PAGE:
Obviously we can, to an extent, use words however we want. America isn’t just an idea, and you can call whatever it is that we are a “nation” if you want to. But I do think it’s important and true that the United States does not primarily conceive of itself as a nation in the sense that 19th-century nationalists intended — there’s no common volk, there’s no special connection to a special plot of land. There is an abstract set of principles you’re supposed to subscribe to, and there’s a kind of alarming-to-some arrogance about American exceptionalism. America is an idea, and it’s an idea that most Americans believe is correct.
There’s a critique from the right holding that really the greatness of America is embodied in a specific subset of its people,4 with the rest just a bunch of pious myth-making. And there’s a critique from the left that holds that the “real” face of America is the dark and cruel one, the one built by enslavers on stolen land, with the rest just a bunch of pious myth-making. And I don’t think that’s entirely wrong — there’s a lot more to American history than the high ideals of the Declaration of Independence playing themselves out. But I think the impulse to throw the baby out with the bathwater is a big mistake.
A new nation….
It’s always hard to do better than Abraham Lincoln, who referred to the United States as “a new nation, conceived in liberty and dedicated to the proposition that all men are created equal,” which I do think squares the circle nicely.
We’re not “an idea” but we are a nation that embodies an idea, that of the freedom and equality of all people. It’s an idea that’s always radical and controversial because it’s obviously not literally true as a factual description of the world that everyone is equal. It’s a normative conception of politics that’s challenged at times by knuckle-dragging fools and bigots, but also by smart and accomplished businessmen who believe in a “might makes right” approach to the world. They don’t necessarily see Putin as wrong for thinking Russia should be allowed to dominate Ukraine, because their vision of meritocracy is precisely that the strong should dominate the weak — that homo superior should displace homo sapiens, and that if Superman claims to have some agenda other than domination, he’s lying because the nature of the world is that the strong always dominate the weak.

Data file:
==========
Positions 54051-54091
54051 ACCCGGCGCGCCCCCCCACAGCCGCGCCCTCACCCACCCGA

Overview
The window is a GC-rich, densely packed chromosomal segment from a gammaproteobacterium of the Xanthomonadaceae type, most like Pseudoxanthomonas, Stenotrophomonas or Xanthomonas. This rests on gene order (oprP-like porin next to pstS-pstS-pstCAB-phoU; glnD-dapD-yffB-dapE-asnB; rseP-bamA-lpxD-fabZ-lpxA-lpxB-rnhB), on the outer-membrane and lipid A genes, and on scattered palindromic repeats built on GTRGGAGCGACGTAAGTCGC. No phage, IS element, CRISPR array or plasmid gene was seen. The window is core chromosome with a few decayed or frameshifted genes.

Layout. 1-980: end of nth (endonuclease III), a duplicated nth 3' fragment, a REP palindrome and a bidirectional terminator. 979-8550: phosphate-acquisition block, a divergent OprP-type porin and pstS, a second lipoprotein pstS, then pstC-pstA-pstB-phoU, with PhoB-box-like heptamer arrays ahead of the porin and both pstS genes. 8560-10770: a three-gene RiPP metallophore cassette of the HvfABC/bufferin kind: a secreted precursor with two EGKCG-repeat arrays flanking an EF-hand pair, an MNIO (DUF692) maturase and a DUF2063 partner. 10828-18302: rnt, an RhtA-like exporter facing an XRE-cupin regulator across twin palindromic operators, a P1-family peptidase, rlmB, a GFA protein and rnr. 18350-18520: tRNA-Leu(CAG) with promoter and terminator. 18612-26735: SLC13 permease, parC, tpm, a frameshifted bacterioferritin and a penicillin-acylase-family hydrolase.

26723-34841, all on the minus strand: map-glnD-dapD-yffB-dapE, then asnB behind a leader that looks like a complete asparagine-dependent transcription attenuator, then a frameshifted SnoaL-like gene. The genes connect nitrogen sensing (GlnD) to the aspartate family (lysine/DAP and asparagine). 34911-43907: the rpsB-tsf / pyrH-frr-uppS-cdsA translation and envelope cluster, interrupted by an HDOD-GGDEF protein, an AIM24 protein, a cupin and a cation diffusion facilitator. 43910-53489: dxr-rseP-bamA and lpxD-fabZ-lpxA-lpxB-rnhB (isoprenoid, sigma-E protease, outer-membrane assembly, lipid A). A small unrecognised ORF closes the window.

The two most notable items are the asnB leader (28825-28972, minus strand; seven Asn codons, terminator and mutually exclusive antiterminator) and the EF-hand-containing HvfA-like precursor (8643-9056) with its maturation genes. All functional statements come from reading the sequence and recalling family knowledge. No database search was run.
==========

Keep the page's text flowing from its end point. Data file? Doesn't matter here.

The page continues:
This is not a worldview that’s totally devoid of insight — high ideals are worthless unless tempered by realism to some extent.
But in the comics, it’s the villains’ worldview. To the extent that these modern myths are at all edifying, that’s supposed to be the lesson: that those with power (including Elon Musk) should act like Superman, not Lex Luthor, and that there’s something to be said for erring on the side of Xavier’s naiveté against Magneto’s cruelty.
It’s an important point in this regard that Herzl was not specifically attached to that particular location and explored a bunch of other possibilities. He was a liberal nationalist rather than an ethnic or religious one, so for him, the mythos of the Land of Israel was not the important part of the project.
The standard thing to say is that these are strands that go back to Ze'ev Jabotinsky rather than to Herzl. I’ve never actually read Jabotinsky and can’t really confirm, but that’s the standard reference.
The most successful national conservative politician, of course, is Hungary’s Viktor Orbán. And since Soros himself is from Hungary, he’s taken a special interest in events there, and Orbán consequently has worked to discredit him.
With this subset itself defined differently over time, of course. The idea that white Catholics can’t be real Americans seems absurd now but was commonplace at one time.